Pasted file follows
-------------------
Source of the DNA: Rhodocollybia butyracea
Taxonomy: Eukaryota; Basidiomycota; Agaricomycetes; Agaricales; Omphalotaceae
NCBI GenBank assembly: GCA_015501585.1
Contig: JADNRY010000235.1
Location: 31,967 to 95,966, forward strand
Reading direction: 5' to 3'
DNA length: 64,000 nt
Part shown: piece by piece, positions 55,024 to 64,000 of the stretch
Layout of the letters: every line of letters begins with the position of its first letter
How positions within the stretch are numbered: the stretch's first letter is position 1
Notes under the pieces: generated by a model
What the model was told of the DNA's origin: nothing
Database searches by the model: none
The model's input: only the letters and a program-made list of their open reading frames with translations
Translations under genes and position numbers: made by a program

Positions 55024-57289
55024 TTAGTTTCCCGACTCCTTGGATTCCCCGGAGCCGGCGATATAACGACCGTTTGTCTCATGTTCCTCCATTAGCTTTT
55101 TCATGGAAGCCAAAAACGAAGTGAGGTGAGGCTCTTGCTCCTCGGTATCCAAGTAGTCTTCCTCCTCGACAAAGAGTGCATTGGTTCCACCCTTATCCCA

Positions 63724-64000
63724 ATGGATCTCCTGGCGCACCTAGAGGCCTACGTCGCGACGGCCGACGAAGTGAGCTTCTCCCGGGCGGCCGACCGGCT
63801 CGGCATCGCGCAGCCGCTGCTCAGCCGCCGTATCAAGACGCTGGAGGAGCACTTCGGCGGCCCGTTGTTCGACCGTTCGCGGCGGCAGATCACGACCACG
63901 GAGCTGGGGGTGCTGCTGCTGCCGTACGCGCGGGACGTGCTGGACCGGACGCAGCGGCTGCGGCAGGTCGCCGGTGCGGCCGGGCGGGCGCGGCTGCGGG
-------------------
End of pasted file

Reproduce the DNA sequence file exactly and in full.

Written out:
Source of the DNA: Rhodocollybia butyracea
Taxonomy: Eukaryota; Basidiomycota; Agaricomycetes; Agaricales; Omphalotaceae
NCBI GenBank assembly: GCA_015501585.1
Contig: JADNRY010000235.1
Location: 31,967 to 95,966, forward strand
Reading direction: 5' to 3'
DNA length: 64,000 nt
Part shown: piece by piece, positions 55,024 to 64,000 of the stretch
Layout of the letters: every line of letters begins with the position of its first letter
How positions within the stretch are numbered: the stretch's first letter is position 1
Notes under the pieces: generated by a model
What the model was told of the DNA's origin: nothing
Database searches by the model: none
The model's input: only the letters and a program-made list of their open reading frames with translations
Translations under genes and position numbers: made by a program

Positions 55024-57289
55024 TTAGTTTCCCGACTCCTTGGATTCCCCGGAGCCGGCGATATAACGACCGTTTGTCTCATGTTCCTCCATTAGCTTTT
55101 TCATGGAAGCCAAAAACGAAGTGAGGTGAGGCTCTTGCTCCTCGGTATCCAAGTAGTCTTCCTCCTCGACAAAGAGTGCATTGGTTCCACCCTTATCCCA

Positions 63724-64000
63724 ATGGATCTCCTGGCGCACCTAGAGGCCTACGTCGCGACGGCCGACGAAGTGAGCTTCTCCCGGGCGGCCGACCGGCT
63801 CGGCATCGCGCAGCCGCTGCTCAGCCGCCGTATCAAGACGCTGGAGGAGCACTTCGGCGGCCCGTTGTTCGACCGTTCGCGGCGGCAGATCACGACCACG
63901 GAGCTGGGGGTGCTGCTGCTGCCGTACGCGCGGGACGTGCTGGACCGGACGCAGCGGCTGCGGCAGGTCGCCGGTGCGGCCGGGCGGGCGCGGCTGCGGG